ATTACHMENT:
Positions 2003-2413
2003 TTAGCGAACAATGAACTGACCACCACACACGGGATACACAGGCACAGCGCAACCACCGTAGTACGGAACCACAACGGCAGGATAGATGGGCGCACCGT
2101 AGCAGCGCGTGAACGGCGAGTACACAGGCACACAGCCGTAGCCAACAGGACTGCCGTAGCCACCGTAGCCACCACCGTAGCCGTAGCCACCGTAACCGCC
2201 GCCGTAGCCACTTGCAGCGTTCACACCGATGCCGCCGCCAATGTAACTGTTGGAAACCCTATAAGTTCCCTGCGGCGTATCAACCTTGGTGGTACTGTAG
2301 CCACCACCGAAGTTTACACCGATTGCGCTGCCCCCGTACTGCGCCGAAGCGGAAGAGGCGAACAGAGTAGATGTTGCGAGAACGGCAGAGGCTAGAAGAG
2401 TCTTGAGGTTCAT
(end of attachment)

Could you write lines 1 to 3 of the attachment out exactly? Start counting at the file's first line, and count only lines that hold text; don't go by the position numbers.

Positions 2003-2413
2003 TTAGCGAACAATGAACTGACCACCACACACGGGATACACAGGCACAGCGCAACCACCGTAGTACGGAACCACAACGGCAGGATAGATGGGCGCACCGT
2101 AGCAGCGCGTGAACGGCGAGTACACAGGCACACAGCCGTAGCCAACAGGACTGCCGTAGCCACCGTAGCCACCACCGTAGCCGTAGCCACCGTAACCGCC